The Wichitan

% change in money allocated

Clark Student Center Counseling Center Recreational Sports

Clark Student Center

MSU enrollment decreases by 4% CHRIS COLLINS

though, choose to receive some funding through the Student Organization Fund program in our Office of Student Development and Orientation.” The Voices budget was cut by $2,125 from last year’s total, bringing their recommended budget for the school year

Graph designs Hannah Hofmann


s e m i t d o o g e h

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The women carefully pull their hot pink and black-striped tights over their knees. Sliding their feet into their neon quad skates, they feel a rush of emotions. This is their night – This rink. These girls. This game. Their laces seem to tie themselves as the adrenaline pumps through their bodies. They swiftly glide toward the roller rink. Stop. Exhale. Go! “When people think of roller derby, they think of crazy chicks on skates beating the tar out of each other,” Skater Kelly Soerens said. “But it is far more of a sport than people realize. This is not the banked-track, blood-and-guts WWF-on-skates as it was in past decades. There are rules and athletic ability involved.” Roller derby began in the 1930s, but it has been modernized in the early 2000s. The revival took place in Austin and has quickly grown in popularity. People in Wichita Falls can now say they have hopped on the bandwagon with the Wichita Falls Derby Dames. The women have been practicing for a little more than a month, but they can already see improvement.


DAMES pg. 3

Kassie Bruton

2 Wednesday

September 21, 2011

campus voice nour view

Spare a penny for a millionaire?

Most politicians would rather not discuss their incomes in public. Rep. John Fleming (R-La.), however, let MSNBC interviewer Chris Jansing know he brings in $600,000 annually. In reality, Fleming has an income of about $6 million. “The amount that I have to reinvest in my business and feed my family is more like $600,000 of that $6.3 million,” said Fleming. “So by the time I feed my family I have, maybe, $400,000 left over to invest in new locations, upgrade my locations, buy more equipment.” Fleming believes taxes on the wealthy should be lowered, not raised. He stated he cannot afford a tax hike, as President Obama is recommending. It’s hard to be sympathetic for a politician who rakes in more money than 98 percent of the U.S. population.

In Fleming’s district, the median annual income is $31,000. Compared to his $600,000, $31,000 is measly. If Congress were to repeal the Bush tax cuts, Fleming would pay 4.6 percent more annually. This would leave Fleming with only $572,400. Taking into account the $200,000 Fleming requires to feed his family, he would net $372,400. Obviously, repealing the tax cuts would greatly handicap Fleming and his family. Who is he kidding? $372,400 is definitely enough money for investments and rainy days. Fleming stated repealing the tax cuts would not create new jobs and would not help the economic situation. Before the Bush tax cuts were signed into law, Americans created 22 million new jobs and enjoyed a sustained period of economic suc-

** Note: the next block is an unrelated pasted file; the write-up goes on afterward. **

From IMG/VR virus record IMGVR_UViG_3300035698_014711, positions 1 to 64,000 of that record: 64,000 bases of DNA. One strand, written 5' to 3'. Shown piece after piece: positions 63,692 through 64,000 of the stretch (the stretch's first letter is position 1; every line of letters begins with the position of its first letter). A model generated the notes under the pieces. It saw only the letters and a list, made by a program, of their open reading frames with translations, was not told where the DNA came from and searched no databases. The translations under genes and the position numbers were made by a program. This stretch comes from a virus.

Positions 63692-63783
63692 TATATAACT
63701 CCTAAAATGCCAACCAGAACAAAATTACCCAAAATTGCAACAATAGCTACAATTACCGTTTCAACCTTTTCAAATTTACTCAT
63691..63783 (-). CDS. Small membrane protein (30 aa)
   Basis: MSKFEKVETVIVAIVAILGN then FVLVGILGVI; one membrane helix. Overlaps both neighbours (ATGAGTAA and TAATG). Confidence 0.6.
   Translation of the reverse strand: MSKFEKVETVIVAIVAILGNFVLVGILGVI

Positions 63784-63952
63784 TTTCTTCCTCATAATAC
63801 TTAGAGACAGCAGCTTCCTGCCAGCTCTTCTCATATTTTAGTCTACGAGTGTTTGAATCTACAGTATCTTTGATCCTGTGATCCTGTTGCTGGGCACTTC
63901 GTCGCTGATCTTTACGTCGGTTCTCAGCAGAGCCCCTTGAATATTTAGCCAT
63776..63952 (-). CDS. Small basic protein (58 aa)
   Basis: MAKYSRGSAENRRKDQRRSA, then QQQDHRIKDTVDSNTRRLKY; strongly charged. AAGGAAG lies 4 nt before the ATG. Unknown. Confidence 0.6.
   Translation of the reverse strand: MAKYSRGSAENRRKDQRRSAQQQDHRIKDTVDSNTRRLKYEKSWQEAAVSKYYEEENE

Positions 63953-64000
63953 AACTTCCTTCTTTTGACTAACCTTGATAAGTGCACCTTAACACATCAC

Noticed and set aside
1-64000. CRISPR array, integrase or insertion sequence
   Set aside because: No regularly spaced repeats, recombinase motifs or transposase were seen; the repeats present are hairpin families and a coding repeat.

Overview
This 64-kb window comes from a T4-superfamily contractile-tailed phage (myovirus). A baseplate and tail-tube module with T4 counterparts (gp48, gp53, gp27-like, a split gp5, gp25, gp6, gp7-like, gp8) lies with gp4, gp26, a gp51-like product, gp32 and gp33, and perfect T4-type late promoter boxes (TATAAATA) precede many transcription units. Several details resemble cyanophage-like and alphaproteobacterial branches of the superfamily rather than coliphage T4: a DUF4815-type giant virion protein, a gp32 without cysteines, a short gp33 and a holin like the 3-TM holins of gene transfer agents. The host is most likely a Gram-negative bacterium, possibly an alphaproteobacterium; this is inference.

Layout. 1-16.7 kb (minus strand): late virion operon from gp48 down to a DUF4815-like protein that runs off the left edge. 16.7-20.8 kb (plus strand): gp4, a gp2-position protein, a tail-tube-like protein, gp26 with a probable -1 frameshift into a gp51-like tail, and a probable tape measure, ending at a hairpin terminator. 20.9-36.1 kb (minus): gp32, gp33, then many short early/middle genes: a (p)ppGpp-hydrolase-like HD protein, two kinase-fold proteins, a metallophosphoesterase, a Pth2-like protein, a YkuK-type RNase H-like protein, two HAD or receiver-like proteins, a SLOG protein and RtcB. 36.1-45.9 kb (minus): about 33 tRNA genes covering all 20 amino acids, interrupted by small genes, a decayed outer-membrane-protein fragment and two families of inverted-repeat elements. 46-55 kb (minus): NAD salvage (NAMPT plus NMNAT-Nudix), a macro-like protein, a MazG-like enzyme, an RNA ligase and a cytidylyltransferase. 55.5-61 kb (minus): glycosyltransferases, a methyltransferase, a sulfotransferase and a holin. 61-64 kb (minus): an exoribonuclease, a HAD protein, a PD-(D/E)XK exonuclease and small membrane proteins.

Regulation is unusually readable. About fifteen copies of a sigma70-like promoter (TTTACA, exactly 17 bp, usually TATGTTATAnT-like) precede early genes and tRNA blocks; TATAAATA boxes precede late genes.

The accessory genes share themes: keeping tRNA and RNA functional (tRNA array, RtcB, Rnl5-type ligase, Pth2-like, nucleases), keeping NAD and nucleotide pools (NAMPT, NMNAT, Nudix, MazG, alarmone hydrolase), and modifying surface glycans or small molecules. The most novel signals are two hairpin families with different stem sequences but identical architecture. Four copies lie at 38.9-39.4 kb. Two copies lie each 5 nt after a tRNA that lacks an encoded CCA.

For the Labor Day weekend, I decided to go home and visit my family in Dallas. It had been a long while since I’d last seen them. The summer had rewarded me in many ways, but only after a great deal of work and frustration, and I could use the R&R. I’d eaten very poorly throughout the entire summer thanks to fast food restaurants and my own amateur cooking, and I couldn’t wait for a good home-cooked meal! That Friday started off very well. I woke up early and made it to class on time, and I felt that I’d done well on my first test for Interpersonal Communication. As soon as we were dismissed from class, I was practically in my car and ready to head home. My tank was full, and I had a great playlist ready on my iPod. I’d spent some time the night before filling it with great rock and roll songs specifically suited for driving. All the essentials were there. Van Halen, AC/DC, Sammy Hagar, Bruce Springsteen, Metallica, Bob Seger, and plenty of others. I set it on shuffle, and let my own personal radio station surprise me with what came up next. Overall the drive went very well. My fellow drivers on the road weren’t too stupid or unreasonable; I didn’t pass too many skunks; and thankfully, the highway troopers completely ignored my expired inspection sticker in favor of chasing the bigger lawbreakers and speed demons! Although those horrible road obstacles passed me by, the biggest monster of them all did not. Before I could arrive home, I had to face one of the most horrible, repulsive, and infuriating things the modern world had to offer: Traffic! Not just any traffic, mind you, but I-35 West Traffic! Then I-820 after that, which is even worse! Driving down either of those two roads is like playing bumper cars in a river of half-frozen molasses! In retrospect, I might have